What does this discovery mean?
It’s the ultimate way of customizing stem cell therapies for patients with blood diseases. In the future, blood may not depend so much on donation, but rather on predictable manufacture.
Why is this a better solution than blood donations?
You can make a predictable supply, you know what the dose is, and you know that it’s pathogen-free. We can potentially treat any one of dozens of diseases that we currently don’t treat because of the risk-versus-benefit tradeoff.
So no more blood banks?
That would be the ultimate success, but we’re a long way from achieving that. We’re optimistic that we’ve made some major breakthroughs and we’re looking forward to being able to make the work much more clinically relevant in the future.
Glenn Gaudette and Joshua Gershlak
Worcester Polytechnic Institute
Turns out veggies may be good for you in more ways than one: In March, Worcester Polytechnic Institute researchers managed to grow viable heart tissue…on a humble spinach leaf. It may sound like sci-fi fodder, but the turbocharged foliage could one day be used to replace dead heart tissue or patch damage caused by heart attacks. Here’s how it works.
Phase one: Spinach leaves are flushed with a detergent solution that strips them of all cells, leaving behind only the veins.
Phase two: Human cells are seeded onto the network of veins left on the leaf, mimicking the elements of a natural heart.
Phase three: Heart muscle cells are implanted onto the leaf, fed by blood and nutrients flowing through its capillaries. Five days later, heartlike muscle contractions begin and continue for 21 days.
Phase four: Someday, the technique could offer an accessible, eco-friendly way to repair tissue that’s been damaged or killed after a heart attack. “Adapting abundant plants that farmers have been cultivating for thousands of years for use in tissue engineering could solve a host of problems limiting the field,” Glenn Gaudette has said. In other words, Popeye would be proud.
Dan Barouch, Beth Israel Deaconess Medical Center
In the 35-year history of the HIV epidemic, only four vaccine concepts have been tested for efficacy in humans. None has made it to market yet.
Thanks to Dan Barouch, the number of prospects recently jumped to five. And that, he says, is “really a big deal.”
As director of Beth Israel Deaconess’s Center for Virology and Vaccine Research, Barouch is behind a new vaccine that could stop the disease in its tracks. Using a weakened common-cold virus as a carrier, the injection introduces the body to harmless components of HIV, triggering an immune response that may help ward off future infection. In animal trials, the vaccine protected between 50 and 66 percent of subjects—and early-stage human trials suggest it can achieve a similar immune response in people. A new 2,600-person efficacy trial will answer that question for sure, with potentially life-changing effects for millions worldwide.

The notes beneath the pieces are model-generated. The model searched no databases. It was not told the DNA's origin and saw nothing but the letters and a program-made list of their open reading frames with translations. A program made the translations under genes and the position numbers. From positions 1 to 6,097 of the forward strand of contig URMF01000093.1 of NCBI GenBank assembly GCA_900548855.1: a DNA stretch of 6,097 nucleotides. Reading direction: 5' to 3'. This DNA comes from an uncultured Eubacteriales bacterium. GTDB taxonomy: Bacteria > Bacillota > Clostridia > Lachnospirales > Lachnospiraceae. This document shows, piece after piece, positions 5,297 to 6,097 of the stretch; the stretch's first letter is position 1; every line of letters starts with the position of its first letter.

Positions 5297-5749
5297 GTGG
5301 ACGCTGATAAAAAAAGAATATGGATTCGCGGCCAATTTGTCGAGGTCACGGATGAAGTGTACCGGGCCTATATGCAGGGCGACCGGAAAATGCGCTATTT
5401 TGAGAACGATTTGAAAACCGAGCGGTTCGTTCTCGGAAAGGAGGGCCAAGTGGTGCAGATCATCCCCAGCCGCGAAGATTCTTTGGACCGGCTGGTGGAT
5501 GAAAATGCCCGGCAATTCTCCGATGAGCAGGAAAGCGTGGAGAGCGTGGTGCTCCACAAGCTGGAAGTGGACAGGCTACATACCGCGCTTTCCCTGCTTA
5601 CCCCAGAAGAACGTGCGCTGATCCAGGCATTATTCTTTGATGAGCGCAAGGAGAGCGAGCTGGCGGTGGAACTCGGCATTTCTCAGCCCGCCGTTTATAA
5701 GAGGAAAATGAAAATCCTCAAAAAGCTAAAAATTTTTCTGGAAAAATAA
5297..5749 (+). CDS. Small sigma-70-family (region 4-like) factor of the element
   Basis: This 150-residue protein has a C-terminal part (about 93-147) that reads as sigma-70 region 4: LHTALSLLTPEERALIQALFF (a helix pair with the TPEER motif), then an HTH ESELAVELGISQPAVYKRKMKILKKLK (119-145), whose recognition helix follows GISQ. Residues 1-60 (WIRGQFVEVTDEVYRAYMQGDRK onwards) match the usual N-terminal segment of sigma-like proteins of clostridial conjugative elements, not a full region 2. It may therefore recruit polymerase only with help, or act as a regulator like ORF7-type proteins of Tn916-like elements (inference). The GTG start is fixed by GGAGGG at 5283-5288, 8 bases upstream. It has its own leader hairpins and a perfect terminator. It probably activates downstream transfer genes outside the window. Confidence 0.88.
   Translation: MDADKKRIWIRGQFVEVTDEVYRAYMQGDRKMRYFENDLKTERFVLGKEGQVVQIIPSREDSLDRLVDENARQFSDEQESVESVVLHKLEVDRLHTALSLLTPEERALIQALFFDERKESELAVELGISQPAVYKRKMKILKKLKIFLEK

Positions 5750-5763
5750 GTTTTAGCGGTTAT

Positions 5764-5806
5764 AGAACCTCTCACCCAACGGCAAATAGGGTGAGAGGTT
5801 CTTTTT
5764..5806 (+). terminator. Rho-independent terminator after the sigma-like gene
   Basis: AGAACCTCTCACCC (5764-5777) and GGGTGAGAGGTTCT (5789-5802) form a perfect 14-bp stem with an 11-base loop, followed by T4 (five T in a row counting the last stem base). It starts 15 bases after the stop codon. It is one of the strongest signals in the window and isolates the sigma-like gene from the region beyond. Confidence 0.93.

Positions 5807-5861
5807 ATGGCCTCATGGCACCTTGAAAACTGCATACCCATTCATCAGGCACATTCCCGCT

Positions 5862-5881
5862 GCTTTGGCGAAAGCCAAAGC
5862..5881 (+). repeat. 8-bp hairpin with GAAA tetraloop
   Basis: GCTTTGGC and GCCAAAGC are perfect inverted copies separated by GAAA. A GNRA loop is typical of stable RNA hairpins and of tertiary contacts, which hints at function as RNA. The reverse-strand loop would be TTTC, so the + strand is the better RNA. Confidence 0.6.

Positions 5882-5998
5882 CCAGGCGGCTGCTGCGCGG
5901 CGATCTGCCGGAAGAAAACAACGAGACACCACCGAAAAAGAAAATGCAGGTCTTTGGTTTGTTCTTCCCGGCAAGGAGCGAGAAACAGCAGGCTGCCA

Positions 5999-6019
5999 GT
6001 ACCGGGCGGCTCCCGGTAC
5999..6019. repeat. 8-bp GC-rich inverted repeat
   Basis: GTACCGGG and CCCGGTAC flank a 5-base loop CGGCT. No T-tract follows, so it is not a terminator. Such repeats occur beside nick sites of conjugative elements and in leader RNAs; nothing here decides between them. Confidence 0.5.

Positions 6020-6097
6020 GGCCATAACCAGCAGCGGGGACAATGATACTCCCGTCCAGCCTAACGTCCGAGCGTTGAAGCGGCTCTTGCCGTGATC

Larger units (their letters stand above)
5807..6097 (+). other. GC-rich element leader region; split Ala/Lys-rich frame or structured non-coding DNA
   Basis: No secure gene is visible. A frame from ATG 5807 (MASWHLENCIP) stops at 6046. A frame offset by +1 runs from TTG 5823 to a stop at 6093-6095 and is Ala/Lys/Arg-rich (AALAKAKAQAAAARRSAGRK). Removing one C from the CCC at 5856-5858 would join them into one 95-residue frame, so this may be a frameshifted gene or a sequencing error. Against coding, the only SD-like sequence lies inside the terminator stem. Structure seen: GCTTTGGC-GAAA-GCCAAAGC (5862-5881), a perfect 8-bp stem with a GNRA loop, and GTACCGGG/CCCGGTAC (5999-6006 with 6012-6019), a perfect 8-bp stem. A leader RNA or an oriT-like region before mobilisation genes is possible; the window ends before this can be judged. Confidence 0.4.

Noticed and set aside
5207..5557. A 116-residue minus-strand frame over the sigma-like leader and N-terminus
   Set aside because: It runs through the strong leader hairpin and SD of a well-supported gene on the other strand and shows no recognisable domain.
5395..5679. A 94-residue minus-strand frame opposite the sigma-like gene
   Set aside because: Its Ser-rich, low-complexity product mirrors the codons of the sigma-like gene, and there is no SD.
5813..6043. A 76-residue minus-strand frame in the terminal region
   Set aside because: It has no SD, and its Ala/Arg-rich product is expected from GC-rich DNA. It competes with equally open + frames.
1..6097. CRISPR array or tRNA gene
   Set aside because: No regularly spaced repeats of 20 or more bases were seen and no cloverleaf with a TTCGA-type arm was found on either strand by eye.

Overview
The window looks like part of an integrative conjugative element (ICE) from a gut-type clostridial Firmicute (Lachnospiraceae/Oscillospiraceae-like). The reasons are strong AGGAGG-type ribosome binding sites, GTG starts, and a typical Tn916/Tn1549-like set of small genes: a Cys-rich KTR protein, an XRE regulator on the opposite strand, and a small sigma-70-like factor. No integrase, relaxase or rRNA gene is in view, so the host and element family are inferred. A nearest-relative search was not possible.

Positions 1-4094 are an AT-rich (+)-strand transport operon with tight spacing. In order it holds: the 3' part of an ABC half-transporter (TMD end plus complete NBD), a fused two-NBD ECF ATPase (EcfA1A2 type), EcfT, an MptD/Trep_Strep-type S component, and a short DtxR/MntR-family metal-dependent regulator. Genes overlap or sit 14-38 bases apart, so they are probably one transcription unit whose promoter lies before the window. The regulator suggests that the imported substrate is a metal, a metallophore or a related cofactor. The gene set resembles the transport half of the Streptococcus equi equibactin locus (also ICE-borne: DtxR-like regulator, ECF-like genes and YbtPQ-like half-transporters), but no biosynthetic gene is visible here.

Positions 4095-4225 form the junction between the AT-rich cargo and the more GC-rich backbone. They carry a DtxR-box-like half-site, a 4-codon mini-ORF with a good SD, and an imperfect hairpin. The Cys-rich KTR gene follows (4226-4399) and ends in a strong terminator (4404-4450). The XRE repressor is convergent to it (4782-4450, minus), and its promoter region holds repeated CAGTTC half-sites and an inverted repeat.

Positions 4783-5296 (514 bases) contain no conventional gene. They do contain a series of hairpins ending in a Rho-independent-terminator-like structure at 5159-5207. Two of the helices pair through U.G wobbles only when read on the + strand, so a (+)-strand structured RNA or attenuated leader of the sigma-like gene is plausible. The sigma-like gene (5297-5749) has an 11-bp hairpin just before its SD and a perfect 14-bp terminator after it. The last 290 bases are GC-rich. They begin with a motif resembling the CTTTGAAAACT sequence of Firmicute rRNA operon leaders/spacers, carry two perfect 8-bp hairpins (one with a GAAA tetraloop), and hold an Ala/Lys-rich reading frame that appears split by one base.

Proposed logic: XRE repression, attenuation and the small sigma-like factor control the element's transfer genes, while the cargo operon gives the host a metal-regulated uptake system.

Ann McKee, Boston University and VA Boston Healthcare System
Currently, chronic traumatic encephalopathy (CTE)—a trauma-related brain disease commonly found in pro football players such as Aaron Hernandez and Junior Seau—can be diagnosed only after death. But thanks to Ann McKee and her team, we may one day be able to identify it before it’s too late. Here, she talks about her recent landmark study.
What, exactly, is CTE?
A protein called tau builds up in individual nerve cells in the brain, causing the nerve cells to stop functioning and eventually die. The condition is associated with behavioral changes, such as aggressive tendencies or impulsiveness, memory loss, and depression.
Tell us about your latest discovery.
We found that there was an elevated level of the biomarker CCL11, an inflammation protein, in the brain tissue and spinal fluid of deceased brain donors with CTE. Based on those results, we’re hoping in the future we can diagnose CTE through blood or a spinal tap in living patients.
What does this research mean for football players?
I think it has told us that playing football is a risk factor for developing CTE. Our goal at the center is to not only detect the disease during life, but also be able to treat it.
David Fisher and Nathanael Gray
Massachusetts General Hospital and Dana-Farber Cancer Institute
For years, we’ve had it drilled into our heads that tanning is a major skin no-no. But David Fisher, Mass General’s chief of dermatology, is throwing shade at conventional wisdom.
Working in conjunction with Dana-Farber chemist Nathanael Gray, Fisher may have found a way to make getting that perfectly bronzed glow not only safe, but actually better for you, especially if you’re fairer-skinned. Far from the average salon spray tan, the duo’s revolutionary topical ointment increased underlying pigmentation in human skin samples during early trials, visibly darkening them and helping them resist cancer-causing UV damage. “You’re not only failing to damage the DNA,” Fisher explains, “but actually the dark pigment is protecting the DNA.”
Fisher’s lab is in active talks with companies looking to bring a product to market within five years. While there’s still work to be done, he says there are “a whole world of potential applications” for a cream harnessing this science—from a sunblock complement to an anti-aging formula to a therapeutic agent for those who suffer from pigment deficiencies such as albinism and vitiligo. “This is not a new type of sunscreen or a new type of cosmetic,” Fisher says. “This is a really different strategy.”